Washington Law Review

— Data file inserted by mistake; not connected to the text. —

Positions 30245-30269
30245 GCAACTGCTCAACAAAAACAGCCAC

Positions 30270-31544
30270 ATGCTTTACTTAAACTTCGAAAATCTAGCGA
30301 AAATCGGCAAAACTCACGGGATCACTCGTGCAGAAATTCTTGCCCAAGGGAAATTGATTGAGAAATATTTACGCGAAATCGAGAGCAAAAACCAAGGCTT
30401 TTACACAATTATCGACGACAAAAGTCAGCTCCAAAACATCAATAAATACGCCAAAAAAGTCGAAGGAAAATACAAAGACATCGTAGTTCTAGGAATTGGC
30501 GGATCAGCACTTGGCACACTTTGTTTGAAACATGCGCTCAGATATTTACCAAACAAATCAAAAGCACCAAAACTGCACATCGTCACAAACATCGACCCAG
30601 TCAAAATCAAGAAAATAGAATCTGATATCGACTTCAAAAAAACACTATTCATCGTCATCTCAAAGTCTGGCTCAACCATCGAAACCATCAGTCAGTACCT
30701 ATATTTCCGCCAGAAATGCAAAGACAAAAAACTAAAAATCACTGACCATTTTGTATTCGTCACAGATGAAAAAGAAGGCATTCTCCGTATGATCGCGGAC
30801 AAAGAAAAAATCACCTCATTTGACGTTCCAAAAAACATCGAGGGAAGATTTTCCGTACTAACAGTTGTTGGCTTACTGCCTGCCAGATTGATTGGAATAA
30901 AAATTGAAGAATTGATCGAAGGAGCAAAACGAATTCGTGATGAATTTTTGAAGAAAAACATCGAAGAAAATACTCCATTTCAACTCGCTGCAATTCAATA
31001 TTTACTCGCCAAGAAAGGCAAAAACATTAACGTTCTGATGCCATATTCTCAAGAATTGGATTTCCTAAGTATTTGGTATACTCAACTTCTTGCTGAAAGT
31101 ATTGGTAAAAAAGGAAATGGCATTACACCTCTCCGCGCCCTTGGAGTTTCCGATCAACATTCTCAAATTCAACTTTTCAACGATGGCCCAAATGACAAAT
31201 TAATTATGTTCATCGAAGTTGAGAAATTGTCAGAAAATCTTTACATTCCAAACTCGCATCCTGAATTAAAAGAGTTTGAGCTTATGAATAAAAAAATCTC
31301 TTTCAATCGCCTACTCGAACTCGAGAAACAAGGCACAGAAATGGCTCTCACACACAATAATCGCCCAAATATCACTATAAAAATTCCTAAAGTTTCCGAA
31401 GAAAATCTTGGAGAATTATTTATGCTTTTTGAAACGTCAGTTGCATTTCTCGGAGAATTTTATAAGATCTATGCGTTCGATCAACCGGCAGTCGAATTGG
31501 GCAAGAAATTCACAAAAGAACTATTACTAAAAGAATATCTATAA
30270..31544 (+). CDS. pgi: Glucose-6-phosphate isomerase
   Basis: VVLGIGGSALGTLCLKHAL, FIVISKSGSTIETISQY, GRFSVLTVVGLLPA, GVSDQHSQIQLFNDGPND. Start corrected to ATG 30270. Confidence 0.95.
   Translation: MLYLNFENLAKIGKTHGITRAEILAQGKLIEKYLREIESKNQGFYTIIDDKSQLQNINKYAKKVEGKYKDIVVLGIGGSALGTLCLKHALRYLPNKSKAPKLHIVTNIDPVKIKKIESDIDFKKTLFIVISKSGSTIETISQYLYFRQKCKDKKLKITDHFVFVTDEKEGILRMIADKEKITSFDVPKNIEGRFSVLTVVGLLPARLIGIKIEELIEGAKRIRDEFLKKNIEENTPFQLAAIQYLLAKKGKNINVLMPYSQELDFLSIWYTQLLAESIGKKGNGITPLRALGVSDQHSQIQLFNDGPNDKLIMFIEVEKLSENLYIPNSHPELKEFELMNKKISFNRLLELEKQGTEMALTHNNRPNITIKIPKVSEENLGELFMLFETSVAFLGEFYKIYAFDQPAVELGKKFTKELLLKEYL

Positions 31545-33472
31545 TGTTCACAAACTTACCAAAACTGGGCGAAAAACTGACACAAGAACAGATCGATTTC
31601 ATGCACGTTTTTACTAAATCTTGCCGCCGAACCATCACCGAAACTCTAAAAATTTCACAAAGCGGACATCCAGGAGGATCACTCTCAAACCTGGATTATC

The dubious distinction between libel per se and libel per quod may be non-existent in Washington following a recent supreme court decision. Plaintiff was divorced from his former wife, Hazel, on February 3, 1960. In September 1960, he married his present wife. Thereafter plaintiff instituted a suit to modify the divorce decree. Defendant newspaper, in reporting this suit, printed the following statement: "Divorce Granted-Hazel M. Pitts from Phillip Pitts." Plaintiff sued defendant for libel, alleging that considering extrinsic facts the publication was libelous per se; it gave the impression that plaintiff's second marriage was illegal and that he was a bigamist. Defendant contended that the publication was not libelous per se and that plaintiff could not recover on the theory of a libel per quod since special damages had not been pleaded. On appeal from a judgment for plaintiff in the court below, held: False statements published in a newspaper concerning betrothals, marriages, births, divorces, and custody of children may be shown to be libelous by proof of extrinsic circumstances and may thus become actionable without proof of special damages. Pitts v. Spokane Chronicle Co., 63 Wn.2d 763, 388 P.2d 976 (1963).

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